When I had told editor Michael Jordan that I was going to take the car for the night he tried to get another editor to shoot a photo paparazzi-style of me putting my dry cleaning in its trunk to demonstrate that it can work as a daily driver. Now, I wouldn't go so far as to claim it the perfect daily driver because it's not a car you'd just park on the street overnight, nor could you carry many groceries in it.
But that's just me. Would you use the NSX as your daily driver?
Caroline Pardilla, Deputy Managing Editor @ 50,995 miles
January 06, 2012
Last night, all manner of mundane driving was on the menu, but I knew our long-term Acura NSX would bring small moments of joy so I signed it out without hesitation. It was the right move. The steering in this car is just fantastic -- seriously, maybe the best I've ever experienced. The way it speaks to you so lucidly and fluidly as you're cruising down the freeway is unreal.
One of my stops along the way was the grocery store, and as I glanced to my right to start backing out, I noticed this car and thought, "oh, hey, nice steel gray X3..."
But nope, that's not an X3, just somebody's E60 5 Series sedan. But from the NSX cockpit, the Bimmer sedan looks so tall. Its door handle is roughly at eye level.
And that gets at my only qualm about driving cool old cars like the NSX. They're just so short compared to today's machines. Were I to get broad-sided by this 5 Series, and survive my injuries, I still might not be smart enough to blog anymore.
Do you waste time worrying about height incompatibility when driving older sports cars, or is that just one of the concessions of being a car guy?
November 21, 2011
Man, the driving position in our longterm 1991 Acura NSX is just spot on, for a number of reasons.
Its seats are terrific. With adjustments only for reach and rake and modest bolsters, they somehow manage to be comfortable and still offer great lateral support.
And that super low cowl, well, you simply can't achieve that in a front-engined car. Its slender A-pillars probably wouldn't have a hope of meeting modern side-impact and rollover standards, but the panoramic outward view they help provide is so refreshing.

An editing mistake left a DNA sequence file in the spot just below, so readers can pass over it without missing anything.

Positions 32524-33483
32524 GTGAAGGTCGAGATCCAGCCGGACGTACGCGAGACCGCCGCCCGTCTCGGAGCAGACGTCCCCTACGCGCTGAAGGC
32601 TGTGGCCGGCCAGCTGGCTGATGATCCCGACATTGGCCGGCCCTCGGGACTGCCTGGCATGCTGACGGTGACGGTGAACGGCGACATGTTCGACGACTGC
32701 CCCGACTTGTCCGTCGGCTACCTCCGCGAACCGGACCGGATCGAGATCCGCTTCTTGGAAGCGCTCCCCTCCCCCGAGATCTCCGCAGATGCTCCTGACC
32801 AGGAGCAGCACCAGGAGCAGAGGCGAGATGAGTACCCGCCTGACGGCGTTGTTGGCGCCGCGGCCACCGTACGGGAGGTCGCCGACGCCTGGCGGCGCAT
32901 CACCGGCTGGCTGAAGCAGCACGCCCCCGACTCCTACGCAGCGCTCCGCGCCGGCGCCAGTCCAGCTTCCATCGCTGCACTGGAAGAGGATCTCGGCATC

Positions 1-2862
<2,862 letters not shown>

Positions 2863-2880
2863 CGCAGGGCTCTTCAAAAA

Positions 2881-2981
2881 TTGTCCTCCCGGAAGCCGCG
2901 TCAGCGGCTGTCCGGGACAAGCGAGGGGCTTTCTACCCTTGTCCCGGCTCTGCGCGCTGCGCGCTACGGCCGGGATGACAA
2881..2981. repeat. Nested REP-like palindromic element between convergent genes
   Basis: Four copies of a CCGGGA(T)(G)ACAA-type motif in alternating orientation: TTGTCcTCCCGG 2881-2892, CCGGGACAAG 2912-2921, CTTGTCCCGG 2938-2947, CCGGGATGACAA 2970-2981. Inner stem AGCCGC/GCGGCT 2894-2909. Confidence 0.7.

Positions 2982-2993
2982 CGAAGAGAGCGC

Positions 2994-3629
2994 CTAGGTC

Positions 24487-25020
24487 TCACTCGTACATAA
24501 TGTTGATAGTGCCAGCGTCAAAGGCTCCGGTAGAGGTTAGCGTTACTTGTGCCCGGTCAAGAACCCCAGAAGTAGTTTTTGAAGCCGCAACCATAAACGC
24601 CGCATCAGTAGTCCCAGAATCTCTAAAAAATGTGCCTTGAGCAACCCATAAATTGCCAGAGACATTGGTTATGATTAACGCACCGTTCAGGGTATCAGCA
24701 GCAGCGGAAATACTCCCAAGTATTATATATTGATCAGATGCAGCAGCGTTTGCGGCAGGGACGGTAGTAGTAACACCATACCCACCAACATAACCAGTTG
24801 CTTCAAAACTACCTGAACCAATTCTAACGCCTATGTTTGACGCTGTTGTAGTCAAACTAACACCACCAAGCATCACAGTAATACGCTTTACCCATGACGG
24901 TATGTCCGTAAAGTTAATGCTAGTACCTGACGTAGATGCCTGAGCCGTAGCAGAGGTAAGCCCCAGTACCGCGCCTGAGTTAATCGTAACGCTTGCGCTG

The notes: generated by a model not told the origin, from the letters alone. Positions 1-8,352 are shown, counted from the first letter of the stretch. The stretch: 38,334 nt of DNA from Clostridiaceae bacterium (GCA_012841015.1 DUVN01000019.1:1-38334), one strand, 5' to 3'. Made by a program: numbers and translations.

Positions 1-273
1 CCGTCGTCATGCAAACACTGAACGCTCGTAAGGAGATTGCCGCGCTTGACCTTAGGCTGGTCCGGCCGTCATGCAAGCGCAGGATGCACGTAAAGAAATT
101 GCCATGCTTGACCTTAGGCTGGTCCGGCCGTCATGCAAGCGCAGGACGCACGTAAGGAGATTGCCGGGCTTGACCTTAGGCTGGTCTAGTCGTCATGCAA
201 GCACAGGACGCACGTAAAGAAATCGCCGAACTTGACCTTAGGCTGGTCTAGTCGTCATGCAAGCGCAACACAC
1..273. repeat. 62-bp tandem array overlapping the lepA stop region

The NSX's cabin feels spacious and breezy. It's an impression that's aided by the dash and center stack controls which are set far forward. Funny, you feel like you have a commanding view of the road yet you actually sit quite low in this car. And I mean low. Getting in or out isn't the most graceful event you've seen. Though an Elise is clumsier in this regard.
Also, I was wrong about the clutch. It's fine. It just engages high. I've been told this is a common characteristic among NSXs.
Do like. Very much. The unassisted, unfiltered steering, the intake note that puts every other V6 to shame, its light and mechanical gearchange... I'm a fan. Unlike Riswick, I was neutral towards the NSX back when they were new. Driving this car now, I can see what all the fuss was about.
Now if you'll excuse me, I have some 8000-rpm shifts to rip off.
--Jason Kavanagh, Engineering Editor
October 19, 2011
Our trip to the Indy Car race in Las Vegas was eventful, to say the least. But our long-term NSX was a champ through it all. James gave his recap of the trip yesterday, so now it's my turn to weigh in. The NSX was pretty limiting in terms of cargo, so we both packed light. My camera bag was really the biggest bag in the boot. Everything fit perfecty (James must've been pretty good at Tetris as a kid), and we hit the road. Step one: fueling up (above).
October 18, 2011
Our jokey pre-trip post on Friday was entitled "Fear, Loathing and Racing in Las Vegas," but sadly we got more fear than racing. The above photo was taken at the beginning of our day at Vegas Speedway, and our Straightline post this morning should describe the rest of our experience.
But this blog is about the NSX. Exotic sports cars, especially older ones, are not renowned for their road tripping ability. They are traditionally uncomfortable, have no trunk, get poor gas mileage, make a ton of noise, have a rough ride, have confusing controls and things often don't work. The Acura NSX was created to counter all that, but does it still fulfill that promise 20 years later?